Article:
And the outcome of the partnerships committee meeting was a decision to hold another full board retreat, this one on May 28 at 2 p.m. at the DDA board room. The general topic of the retreat, which is open to the public, will be the term sheet. The DDA already held its semi-annual retreat about two months ago, on March 16. [Full Story]

Zingerman’s Deli Expansion Moves Ahead

Ann Arbor Planning Commission meeting (May 18, 2010): Two items with ties to Zingerman’s received approval from planning commissioners at their most recent meeting: The site plan for expansion of Zingerman’s Deli, and a special exemption use for the Westside Farmers Market, located next to Zingerman’s Roadhouse.

Grace Singleton, Paul Saginaw

Grace Singleton, a managing partner of Zingerman's Deli, sits next to Zingerman's co-founder Paul Saginaw as the planning commission deliberates on a proposed expansion of the deli, which was ultimately approved. Behind Saginaw is Michael Quinn of Quinn Evans Architects, who is working on the project. (Photos by the writer.)

The farmers market has no further steps to take – it opens on June 3, from 3-7 p.m. But the approval process for the deli expansion is far from over. After seeking approval from city council for its plans, deli partners will need to circle back to the city’s historic district commission – the site is located in the Old Fourth Ward historic district. The Chronicle has previously reported on their earlier efforts down this path: “Zingerman’s: Making It Right for the HDC.”

Pending approvals, Zingerman’s hopes to break ground on the project early next year.

Also at last week’s meeting, commissioners reviewed the site plan for the Windsong affordable housing project off of Stone School Road, north of Ellsworth. They ultimately approved plans for building 32 townhomes financed in part by the Michigan State Housing Development Authority. But concerns were raised over problems that some residents in the site’s existing 12 townhomes are causing for their neighbors. Three of those neighbors spoke at a public hearing, saying they’d like a higher fence around the property, at the least, to deal better with harassment, fighting, graffiti and other issues. [Full Story]

Ypsi: Auto Industry

Writing in the New York Times’ Wheels blog, Nick Bunkley reports on Ford Motor Co.’s plans to invest $135 million in two auto parts plants – including its plant in Ypsilanti, which will be making battery packs for electric cars. The investment is being officially announced at an event at the Ypsilanti plant today, attended by Mark Fields, Ford’s president of the Americas; Bob King, incoming president of the United Automobile Workers union; and Gov. Jennifer Granholm. [Source]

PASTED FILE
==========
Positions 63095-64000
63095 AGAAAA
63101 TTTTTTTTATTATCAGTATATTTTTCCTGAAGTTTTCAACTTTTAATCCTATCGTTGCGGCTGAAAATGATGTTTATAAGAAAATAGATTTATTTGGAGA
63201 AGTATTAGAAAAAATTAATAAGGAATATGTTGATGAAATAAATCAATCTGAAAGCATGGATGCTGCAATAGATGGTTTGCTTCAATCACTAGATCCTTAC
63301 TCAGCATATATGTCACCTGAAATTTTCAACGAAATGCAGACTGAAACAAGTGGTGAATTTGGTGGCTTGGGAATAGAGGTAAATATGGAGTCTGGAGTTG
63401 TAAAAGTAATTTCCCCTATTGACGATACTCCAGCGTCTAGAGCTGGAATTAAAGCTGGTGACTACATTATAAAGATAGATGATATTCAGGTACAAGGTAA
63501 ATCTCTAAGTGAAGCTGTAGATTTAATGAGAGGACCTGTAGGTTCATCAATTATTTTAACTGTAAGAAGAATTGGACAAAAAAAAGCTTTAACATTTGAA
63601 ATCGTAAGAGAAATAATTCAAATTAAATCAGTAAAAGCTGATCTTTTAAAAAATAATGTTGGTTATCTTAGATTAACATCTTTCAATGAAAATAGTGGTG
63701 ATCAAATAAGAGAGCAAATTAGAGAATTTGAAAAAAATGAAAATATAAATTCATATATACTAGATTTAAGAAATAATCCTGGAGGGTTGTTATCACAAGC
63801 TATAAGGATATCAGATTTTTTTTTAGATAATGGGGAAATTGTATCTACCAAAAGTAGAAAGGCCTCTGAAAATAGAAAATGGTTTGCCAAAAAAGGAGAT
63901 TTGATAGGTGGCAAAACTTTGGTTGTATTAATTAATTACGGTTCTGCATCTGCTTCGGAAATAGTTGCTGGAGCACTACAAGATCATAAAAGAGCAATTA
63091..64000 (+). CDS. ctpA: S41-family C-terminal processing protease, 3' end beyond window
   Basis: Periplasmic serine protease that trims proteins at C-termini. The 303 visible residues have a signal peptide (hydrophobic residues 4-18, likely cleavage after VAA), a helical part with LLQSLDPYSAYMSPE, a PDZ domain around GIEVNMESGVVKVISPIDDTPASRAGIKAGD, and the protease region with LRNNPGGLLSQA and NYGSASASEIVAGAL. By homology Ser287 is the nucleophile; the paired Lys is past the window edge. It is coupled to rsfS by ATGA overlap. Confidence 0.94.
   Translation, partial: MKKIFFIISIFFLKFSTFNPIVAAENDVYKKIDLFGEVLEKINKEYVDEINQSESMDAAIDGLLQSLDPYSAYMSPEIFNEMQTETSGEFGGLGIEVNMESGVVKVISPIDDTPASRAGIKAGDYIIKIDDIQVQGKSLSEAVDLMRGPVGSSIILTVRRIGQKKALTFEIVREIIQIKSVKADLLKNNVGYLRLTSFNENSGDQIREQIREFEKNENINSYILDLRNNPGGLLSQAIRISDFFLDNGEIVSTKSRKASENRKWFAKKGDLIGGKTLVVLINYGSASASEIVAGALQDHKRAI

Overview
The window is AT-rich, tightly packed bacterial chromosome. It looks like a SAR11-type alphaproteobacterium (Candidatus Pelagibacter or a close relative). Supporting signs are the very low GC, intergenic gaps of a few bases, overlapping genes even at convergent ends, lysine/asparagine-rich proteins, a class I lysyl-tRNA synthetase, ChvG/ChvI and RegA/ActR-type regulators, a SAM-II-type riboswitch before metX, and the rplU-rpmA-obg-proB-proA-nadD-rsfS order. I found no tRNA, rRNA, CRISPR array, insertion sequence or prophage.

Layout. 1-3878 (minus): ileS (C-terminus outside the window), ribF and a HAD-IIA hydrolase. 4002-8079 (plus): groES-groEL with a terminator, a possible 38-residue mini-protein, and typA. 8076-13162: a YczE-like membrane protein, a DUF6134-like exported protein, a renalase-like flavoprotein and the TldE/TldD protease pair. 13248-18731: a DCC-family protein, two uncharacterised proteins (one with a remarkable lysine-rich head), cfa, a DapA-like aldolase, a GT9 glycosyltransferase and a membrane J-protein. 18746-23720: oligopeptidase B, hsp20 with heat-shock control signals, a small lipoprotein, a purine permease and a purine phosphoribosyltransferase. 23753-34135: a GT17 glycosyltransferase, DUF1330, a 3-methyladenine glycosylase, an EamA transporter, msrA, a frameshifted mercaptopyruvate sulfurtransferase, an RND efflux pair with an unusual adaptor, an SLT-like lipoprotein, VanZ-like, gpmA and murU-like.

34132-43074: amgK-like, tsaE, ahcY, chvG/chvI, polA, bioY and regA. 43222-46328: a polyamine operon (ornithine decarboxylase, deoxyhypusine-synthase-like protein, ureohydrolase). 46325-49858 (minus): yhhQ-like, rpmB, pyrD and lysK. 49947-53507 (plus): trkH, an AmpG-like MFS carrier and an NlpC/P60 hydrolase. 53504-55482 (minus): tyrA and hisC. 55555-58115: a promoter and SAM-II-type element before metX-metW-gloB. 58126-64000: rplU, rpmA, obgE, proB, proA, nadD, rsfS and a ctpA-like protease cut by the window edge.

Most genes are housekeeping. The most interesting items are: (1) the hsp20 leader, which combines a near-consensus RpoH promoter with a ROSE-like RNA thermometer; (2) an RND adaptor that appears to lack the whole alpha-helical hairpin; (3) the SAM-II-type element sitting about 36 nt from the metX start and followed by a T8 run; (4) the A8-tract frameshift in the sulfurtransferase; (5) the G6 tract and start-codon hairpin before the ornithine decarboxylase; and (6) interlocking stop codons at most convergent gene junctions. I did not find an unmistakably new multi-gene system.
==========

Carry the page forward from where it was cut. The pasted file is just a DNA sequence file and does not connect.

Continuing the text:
Barton Dam

Noon. Below the dam along the river. What appears to be an entire bumblebee nest (more than 40 bees) is above ground in one area, flying every which way, acting disturbed. I’m guessing someone or some animal wrecked their nest, and they don’t yet know where to go. Rare to see so many bumblebees active and pissed.

UM: Student Engagement

The Chronicle of Higher Education reports on software developed by UM professor Perry Sampson. Called Lecture Tools, it lets students ask anonymous questions during class, mark up lecture slides, and answer questions from the instructor in real time. Sampson contends that having a laptop in class keeps students engaged: “If the lecture is boring, students are good at understanding when they don’t need to listen. I take my laptop to faculty meetings for the same reason.” [Source]

Column: What, If Anything, Is a Bicyclist?

Temperatures hit the high 70s at Sunday’s Artisan Market near Kerrytown, where volunteers for Common Cycle were helping people learn about bicycle repair.


Top to bottom: Tom Wright, Frank Schwende, Thomas Kula. (Photos by the writer.)

And as the weather gets warmer, the primary election season will also start to heat up – just as surely as journalists will appeal to hackneyed clichés to describe it. For local office candidates, as well as commentators on local races, part of the sport is to categorize the community into convenient groupings – like parents, homeowners, renters, students, landlords, environmentalists, developers, new urbanists, preservationists, park-lovers, young professionals, old hippies, the handicapped, business people, transit riders, etc.

I’m not certain that bicyclists would make the list as a voter group. But they’ll serve to make the point I want to make.

Yes, that non-exhaustive list of groupings is a sometimes useful and convenient set of labels. But just as the word “zebra” is a convenient label for those horse-shaped animals with a black and white pattern of stripes, that doesn’t mean that all of those “zebras” are necessarily biologically related.

The title of this column, in fact, is a play on the title of a fairly famous essay by Stephen Jay Gould: “What, If Anything, Is a Zebra?” That essay was written back in the early ’80s and I’m not sure if the evolutionary biologists ever settled the question. I don’t really care – zebras don’t live around these parts, and even if they did, they’re notorious non-voters.

But bicyclists do live around here. And they’ll serve as well as any grouping to illustrate the fact that among any “community” we include in a list of labels, there’ll be smaller sub-communities that have more specialized interests. So we’d do well to avoid thinking of these convenient labels as reflective of any one coherent community.

This column takes a look at three groups of people that could fairly be labeled “bicyclists,” with the idea that they’re separate groups, with maybe some overlap in people, but which are fundamentally different: Washtenaw Bicycling and Walking Coalition, Bicycles Are Traffic, and Common Cycle. I look at each group through the lens of one of their events I’ve attended over the last week and a half. [Full Story]


Cottonwood cotton in drifts all over town.